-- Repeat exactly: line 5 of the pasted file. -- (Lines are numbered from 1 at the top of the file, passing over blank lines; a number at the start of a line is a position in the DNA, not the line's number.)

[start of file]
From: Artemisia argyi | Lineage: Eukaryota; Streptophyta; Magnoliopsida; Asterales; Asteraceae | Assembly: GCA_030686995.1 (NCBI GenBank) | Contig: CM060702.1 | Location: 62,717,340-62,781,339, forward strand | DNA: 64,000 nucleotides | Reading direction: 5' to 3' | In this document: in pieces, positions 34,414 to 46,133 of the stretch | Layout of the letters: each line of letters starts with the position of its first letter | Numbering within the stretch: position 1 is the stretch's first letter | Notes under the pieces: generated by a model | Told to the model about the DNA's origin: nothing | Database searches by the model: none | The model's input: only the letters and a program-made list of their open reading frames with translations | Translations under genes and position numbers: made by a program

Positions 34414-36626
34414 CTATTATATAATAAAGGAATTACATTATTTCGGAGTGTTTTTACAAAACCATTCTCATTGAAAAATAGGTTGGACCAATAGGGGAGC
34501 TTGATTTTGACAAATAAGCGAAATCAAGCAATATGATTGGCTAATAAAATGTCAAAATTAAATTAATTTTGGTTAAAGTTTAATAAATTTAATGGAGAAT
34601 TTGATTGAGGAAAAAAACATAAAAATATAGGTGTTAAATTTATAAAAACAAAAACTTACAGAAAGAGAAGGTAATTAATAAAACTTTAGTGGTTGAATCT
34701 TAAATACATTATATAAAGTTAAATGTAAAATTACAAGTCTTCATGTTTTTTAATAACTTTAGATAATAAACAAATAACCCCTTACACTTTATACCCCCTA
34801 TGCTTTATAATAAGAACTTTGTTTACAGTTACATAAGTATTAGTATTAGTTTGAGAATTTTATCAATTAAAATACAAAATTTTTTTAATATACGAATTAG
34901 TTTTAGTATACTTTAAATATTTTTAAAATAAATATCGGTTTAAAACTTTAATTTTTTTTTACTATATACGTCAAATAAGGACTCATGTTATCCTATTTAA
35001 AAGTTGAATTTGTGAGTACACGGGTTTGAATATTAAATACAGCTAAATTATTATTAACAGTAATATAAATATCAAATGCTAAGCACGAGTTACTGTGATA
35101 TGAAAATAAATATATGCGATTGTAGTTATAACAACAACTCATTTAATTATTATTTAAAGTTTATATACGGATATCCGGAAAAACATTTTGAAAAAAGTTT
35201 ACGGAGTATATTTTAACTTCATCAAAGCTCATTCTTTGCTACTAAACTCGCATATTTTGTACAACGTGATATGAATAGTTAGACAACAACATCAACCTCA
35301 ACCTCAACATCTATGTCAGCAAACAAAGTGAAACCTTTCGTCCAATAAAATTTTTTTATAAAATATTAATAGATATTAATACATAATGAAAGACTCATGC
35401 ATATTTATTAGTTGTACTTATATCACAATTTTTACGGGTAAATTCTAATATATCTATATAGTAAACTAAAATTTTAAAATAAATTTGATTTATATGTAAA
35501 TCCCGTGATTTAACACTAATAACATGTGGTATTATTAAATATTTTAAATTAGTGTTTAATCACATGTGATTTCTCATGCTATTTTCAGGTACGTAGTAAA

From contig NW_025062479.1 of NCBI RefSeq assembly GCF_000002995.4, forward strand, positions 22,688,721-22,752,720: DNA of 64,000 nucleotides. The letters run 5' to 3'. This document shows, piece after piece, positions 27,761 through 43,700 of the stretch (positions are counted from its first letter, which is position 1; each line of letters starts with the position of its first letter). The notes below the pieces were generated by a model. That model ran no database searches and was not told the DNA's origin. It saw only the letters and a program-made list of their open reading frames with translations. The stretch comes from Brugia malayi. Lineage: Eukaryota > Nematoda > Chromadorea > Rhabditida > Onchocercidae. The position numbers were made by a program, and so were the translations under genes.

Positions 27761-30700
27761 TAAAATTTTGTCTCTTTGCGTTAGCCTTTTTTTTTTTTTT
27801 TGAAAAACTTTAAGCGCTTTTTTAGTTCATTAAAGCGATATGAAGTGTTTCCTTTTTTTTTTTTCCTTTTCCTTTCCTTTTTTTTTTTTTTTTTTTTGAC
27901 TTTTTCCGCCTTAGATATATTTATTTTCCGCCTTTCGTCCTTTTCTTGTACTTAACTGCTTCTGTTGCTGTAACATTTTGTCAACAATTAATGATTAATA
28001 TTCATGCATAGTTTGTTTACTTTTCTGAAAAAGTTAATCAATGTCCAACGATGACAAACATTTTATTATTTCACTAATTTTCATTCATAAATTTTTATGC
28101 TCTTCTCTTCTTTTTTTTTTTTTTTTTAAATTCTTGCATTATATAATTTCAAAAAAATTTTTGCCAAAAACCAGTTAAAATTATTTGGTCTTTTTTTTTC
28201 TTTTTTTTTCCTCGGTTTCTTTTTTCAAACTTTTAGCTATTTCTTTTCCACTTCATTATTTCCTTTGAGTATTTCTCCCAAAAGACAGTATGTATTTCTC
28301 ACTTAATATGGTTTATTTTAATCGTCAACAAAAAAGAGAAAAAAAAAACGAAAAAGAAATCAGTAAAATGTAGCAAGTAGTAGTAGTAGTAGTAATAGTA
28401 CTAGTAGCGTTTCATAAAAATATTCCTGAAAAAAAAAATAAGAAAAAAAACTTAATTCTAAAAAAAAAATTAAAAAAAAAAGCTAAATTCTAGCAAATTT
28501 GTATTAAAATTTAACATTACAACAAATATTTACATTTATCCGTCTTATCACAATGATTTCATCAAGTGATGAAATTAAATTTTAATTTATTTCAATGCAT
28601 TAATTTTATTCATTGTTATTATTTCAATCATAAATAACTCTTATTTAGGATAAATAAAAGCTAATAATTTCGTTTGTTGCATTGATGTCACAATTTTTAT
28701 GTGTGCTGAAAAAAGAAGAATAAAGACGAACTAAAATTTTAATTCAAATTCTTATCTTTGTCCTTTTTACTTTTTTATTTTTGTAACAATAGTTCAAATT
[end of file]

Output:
34601 TTGATTGAGGAAAAAAACATAAAAATATAGGTGTTAAATTTATAAAAACAAAAACTTACAGAAAGAGAAGGTAATTAATAAAACTTTAGTGGTTGAATCT